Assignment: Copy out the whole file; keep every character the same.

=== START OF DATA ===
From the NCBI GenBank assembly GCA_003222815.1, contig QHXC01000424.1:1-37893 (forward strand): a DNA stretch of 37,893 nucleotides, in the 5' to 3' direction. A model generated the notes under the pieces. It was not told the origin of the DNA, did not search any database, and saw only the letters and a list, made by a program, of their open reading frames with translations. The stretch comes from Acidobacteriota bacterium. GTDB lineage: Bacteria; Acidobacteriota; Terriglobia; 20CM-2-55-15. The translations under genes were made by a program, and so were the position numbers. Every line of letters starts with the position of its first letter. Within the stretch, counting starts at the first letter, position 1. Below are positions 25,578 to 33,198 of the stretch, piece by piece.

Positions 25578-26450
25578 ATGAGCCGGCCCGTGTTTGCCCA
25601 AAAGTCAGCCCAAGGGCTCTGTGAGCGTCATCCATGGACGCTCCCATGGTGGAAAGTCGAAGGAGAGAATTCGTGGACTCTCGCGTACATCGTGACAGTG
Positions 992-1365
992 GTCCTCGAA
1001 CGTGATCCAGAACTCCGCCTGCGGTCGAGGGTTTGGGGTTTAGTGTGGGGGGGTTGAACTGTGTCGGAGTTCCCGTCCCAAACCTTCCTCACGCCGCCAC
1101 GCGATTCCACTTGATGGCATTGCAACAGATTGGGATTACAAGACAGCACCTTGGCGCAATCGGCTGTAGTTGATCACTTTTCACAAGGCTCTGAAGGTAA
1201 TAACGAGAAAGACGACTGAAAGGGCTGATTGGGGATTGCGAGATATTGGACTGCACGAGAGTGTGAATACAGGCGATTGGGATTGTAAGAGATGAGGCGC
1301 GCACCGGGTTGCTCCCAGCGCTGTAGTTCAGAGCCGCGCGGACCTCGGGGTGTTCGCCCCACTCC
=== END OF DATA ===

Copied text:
From the NCBI GenBank assembly GCA_003222815.1, contig QHXC01000424.1:1-37893 (forward strand): a DNA stretch of 37,893 nucleotides, in the 5' to 3' direction. A model generated the notes under the pieces. It was not told the origin of the DNA, did not search any database, and saw only the letters and a list, made by a program, of their open reading frames with translations. The stretch comes from Acidobacteriota bacterium. GTDB lineage: Bacteria; Acidobacteriota; Terriglobia; 20CM-2-55-15. The translations under genes were made by a program, and so were the position numbers. Every line of letters starts with the position of its first letter. Within the stretch, counting starts at the first letter, position 1. Below are positions 25,578 to 33,198 of the stretch, piece by piece.

Positions 25578-26450
25578 ATGAGCCGGCCCGTGTTTGCCCA
25601 AAAGTCAGCCCAAGGGCTCTGTGAGCGTCATCCATGGACGCTCCCATGGTGGAAAGTCGAAGGAGAGAATTCGTGGACTCTCGCGTACATCGTGACAGTG
Positions 992-1365
992 GTCCTCGAA
1001 CGTGATCCAGAACTCCGCCTGCGGTCGAGGGTTTGGGGTTTAGTGTGGGGGGGTTGAACTGTGTCGGAGTTCCCGTCCCAAACCTTCCTCACGCCGCCAC
1101 GCGATTCCACTTGATGGCATTGCAACAGATTGGGATTACAAGACAGCACCTTGGCGCAATCGGCTGTAGTTGATCACTTTTCACAAGGCTCTGAAGGTAA
1201 TAACGAGAAAGACGACTGAAAGGGCTGATTGGGGATTGCGAGATATTGGACTGCACGAGAGTGTGAATACAGGCGATTGGGATTGTAAGAGATGAGGCGC
1301 GCACCGGGTTGCTCCCAGCGCTGTAGTTCAGAGCCGCGCGGACCTCGGGGTGTTCGCCCCACTCC